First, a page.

Thermochemical Processing of Biomass
Thermochemical Processing of Biomass: Conversion into Fuels, Chemicals and Power, 2nd Edition will appeal to all academic researchers, process chemists, and engineers working in the field of biomass conversion to fuels and chemicals. It is also an excellent book for graduate and advanced undergraduate students studying biomass, biofuels, renewable resources, and energy and power generation.
Thermochemical Processing of Biomass
Introduction to Thermochemical Processing of Biomass into Fuels, Chemicals, and Power
Xiaolei Zhang1 and Robert C. Brown2
1School of Mechanical and Aerospace Engineering, Queen's University Belfast, Belfast, BT9 5AH, UK
2Department of Mechanical Engineering, Iowa State University, Ames, IA, USA
Thermochemical processing of biomass uses heat and catalysts to transform plant polymers into fuels, chemicals, or electric power. This contrasts with biochemical processing of biomass, which uses enzymes and microorganisms for the same purpose. In fact, both thermochemical and biochemical methods have been employed by humankind for millennia. Fire for warmth, cooking, and production of charcoal were the first thermal transformations of biomass controlled by humans, while fermentation of fruits, honey, grains, and vegetables was practiced before recorded time. Despite their long records of development, neither has realized full industrialization in processing lignocellulosic biomass. While petroleum and petrochemical industries have transformed modern civilization through thermochemical processing of hydrocarbons, the more complicated chemistries of plant molecules have not been fully developed.
Ironically, the dominance of thermochemical processing of fossil resources into fuels, chemicals, and power for well over a century may explain why thermochemical processing of biomass is sometimes overlooked as a viable approach to bio-based products. Smokestacks belching pollutants from thermochemical processing of fossil fuels is an indelible icon from the twentieth century that no one wishes to replicate with biomass. However, as described in a report released by the US Department of Energy in 2008  , thermal and catalytic sciences also offer opportunities for dramatic advances in biomass processing. Actually, thermochemical processing has several advantages relative to biochemical processing, as detailed in Table 1.1 . These include the ability to produce a diversity of oxygenated and hydrocarbon fuels, reaction times that are several orders of magnitude shorter than biological processing, lower cost of catalysts, the ability to recycle catalysts, and the fact that thermal systems do not require the sterilization procedures demanded for biological processing. The data in Table 1.1 also suggest that thermochemical processing can be done with much smaller plants than is possible for biological processing of cellulosic biomass. Although this may be true for some thermochemical options (such as fast pyrolysis), other thermochemical options (such as gasification-to-fuels) are likely to be built at larger scales than biologically based cellulosic ethanol plants when the plants are optimized for minimum fuel production cost  .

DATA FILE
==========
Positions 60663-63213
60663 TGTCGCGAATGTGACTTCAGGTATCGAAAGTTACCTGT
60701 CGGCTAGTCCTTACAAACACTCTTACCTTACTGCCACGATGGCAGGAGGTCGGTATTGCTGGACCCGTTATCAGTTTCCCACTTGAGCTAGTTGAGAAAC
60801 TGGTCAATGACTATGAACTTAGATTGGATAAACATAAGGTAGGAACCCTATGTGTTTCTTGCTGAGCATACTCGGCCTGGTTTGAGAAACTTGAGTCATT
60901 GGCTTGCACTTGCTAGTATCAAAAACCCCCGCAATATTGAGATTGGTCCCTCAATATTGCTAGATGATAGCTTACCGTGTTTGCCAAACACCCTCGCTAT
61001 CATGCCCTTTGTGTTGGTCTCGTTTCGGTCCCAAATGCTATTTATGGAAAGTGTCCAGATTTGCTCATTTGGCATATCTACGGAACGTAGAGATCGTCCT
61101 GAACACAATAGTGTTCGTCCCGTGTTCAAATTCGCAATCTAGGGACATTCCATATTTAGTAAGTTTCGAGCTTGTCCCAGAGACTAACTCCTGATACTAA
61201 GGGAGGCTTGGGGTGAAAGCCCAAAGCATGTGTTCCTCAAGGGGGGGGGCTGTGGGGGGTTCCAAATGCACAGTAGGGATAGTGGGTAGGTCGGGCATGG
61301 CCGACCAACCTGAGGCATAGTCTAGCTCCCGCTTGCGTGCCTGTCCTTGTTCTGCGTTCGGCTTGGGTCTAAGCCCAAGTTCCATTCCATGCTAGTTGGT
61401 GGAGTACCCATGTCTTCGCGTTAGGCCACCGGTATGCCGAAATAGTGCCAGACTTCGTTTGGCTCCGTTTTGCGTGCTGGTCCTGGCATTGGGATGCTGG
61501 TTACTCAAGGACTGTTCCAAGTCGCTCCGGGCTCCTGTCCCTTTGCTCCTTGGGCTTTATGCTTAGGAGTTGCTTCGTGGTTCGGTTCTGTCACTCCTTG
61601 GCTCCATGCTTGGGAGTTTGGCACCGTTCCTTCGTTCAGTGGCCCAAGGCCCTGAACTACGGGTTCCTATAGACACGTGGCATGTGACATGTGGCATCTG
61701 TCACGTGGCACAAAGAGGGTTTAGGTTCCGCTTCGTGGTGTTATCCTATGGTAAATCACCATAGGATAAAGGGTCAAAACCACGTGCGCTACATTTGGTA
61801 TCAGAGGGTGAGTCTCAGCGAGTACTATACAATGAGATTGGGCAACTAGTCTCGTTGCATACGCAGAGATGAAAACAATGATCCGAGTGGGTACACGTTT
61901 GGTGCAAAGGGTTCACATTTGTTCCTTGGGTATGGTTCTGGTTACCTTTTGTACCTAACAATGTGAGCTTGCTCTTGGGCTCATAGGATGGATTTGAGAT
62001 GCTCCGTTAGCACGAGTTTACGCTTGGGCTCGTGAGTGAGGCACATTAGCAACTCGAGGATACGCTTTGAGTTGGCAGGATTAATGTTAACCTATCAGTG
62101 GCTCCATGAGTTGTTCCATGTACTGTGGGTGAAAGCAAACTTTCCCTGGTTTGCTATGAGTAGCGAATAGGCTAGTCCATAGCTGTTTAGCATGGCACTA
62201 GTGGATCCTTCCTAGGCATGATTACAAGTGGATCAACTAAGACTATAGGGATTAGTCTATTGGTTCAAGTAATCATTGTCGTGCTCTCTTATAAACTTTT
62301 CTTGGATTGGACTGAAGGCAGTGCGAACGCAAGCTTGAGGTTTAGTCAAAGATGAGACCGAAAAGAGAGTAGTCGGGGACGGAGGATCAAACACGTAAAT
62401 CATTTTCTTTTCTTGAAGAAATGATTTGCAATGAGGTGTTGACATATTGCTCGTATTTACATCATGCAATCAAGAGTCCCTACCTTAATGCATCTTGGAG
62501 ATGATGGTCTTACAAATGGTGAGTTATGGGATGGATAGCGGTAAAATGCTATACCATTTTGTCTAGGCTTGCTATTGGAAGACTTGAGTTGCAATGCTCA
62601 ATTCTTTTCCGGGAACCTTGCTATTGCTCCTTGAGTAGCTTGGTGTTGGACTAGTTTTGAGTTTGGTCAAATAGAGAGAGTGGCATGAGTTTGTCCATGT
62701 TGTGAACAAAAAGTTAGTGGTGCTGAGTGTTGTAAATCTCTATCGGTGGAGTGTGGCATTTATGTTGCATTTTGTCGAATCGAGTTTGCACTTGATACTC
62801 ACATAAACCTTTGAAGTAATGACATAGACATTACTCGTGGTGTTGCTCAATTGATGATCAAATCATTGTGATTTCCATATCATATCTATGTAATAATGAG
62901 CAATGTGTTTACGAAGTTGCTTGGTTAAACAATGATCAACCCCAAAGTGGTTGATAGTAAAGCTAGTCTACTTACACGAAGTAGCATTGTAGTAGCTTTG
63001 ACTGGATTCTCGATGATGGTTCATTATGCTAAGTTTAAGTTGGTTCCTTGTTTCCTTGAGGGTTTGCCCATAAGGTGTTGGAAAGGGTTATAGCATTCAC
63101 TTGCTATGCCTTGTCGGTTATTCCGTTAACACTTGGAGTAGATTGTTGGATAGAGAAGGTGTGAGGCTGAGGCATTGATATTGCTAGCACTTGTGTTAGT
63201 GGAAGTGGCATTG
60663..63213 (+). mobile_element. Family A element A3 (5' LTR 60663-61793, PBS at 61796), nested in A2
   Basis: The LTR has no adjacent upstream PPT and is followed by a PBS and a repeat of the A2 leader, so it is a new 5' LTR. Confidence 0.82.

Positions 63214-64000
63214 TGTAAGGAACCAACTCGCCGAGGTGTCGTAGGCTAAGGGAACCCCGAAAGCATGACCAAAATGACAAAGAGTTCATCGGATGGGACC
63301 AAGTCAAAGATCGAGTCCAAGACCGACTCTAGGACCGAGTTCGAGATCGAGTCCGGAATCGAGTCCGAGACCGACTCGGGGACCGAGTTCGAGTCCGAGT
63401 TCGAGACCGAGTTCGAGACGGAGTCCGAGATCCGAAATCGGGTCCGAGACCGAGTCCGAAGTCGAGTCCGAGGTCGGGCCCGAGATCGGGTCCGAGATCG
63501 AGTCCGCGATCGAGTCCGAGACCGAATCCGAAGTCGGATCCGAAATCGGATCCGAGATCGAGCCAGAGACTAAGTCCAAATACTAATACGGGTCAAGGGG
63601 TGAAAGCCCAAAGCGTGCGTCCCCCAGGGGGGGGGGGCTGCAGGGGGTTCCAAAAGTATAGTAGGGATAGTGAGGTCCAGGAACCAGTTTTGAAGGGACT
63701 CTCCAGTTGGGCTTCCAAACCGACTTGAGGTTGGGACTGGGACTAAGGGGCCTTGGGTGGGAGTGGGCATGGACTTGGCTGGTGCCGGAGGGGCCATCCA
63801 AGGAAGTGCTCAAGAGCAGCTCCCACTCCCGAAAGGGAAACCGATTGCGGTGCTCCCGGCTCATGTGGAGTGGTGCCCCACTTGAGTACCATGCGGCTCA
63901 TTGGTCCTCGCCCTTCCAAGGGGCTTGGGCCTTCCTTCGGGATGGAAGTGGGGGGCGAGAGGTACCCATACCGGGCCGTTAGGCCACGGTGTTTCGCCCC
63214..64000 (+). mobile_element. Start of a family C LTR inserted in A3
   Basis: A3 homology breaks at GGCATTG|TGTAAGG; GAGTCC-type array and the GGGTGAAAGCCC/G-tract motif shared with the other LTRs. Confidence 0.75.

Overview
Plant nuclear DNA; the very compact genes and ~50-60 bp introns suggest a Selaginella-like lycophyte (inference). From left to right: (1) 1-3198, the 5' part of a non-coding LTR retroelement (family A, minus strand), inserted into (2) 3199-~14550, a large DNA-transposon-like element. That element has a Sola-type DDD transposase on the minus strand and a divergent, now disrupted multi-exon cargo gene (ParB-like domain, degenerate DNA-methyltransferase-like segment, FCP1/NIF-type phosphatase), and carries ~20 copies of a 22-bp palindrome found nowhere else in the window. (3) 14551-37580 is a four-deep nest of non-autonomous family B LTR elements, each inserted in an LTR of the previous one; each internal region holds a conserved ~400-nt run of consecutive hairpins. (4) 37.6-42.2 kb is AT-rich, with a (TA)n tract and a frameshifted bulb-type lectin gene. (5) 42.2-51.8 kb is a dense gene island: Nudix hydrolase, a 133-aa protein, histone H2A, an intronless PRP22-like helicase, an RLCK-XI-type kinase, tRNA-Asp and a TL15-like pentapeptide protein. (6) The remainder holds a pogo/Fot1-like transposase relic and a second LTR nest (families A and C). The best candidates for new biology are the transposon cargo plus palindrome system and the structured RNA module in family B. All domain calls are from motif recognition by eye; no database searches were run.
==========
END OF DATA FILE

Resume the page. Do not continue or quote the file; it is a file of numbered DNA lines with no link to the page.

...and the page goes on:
Table 1.1 Comparison of biochemical and thermochemical processing.
Biochemical processing Thermochemical processing Products Primarily alcohols Range of fuels and chemicals Reaction conditions Less than 70°C, 1atm 100-1200°C, 1-250atm Residence time 2-5d 0.2s-1h Selectivity Can be made very selective Depends upon reaction Catalyst/biocatalyst cost $0.50/gal ethanol $0.01/gal gasoline Sterilization Sterilize all feeds No sterilization needed Recyclability Difficult Possible with solid catalysts Size of plant (biomass input) 2000-8000 tons/d 5-200 tons/d (fast p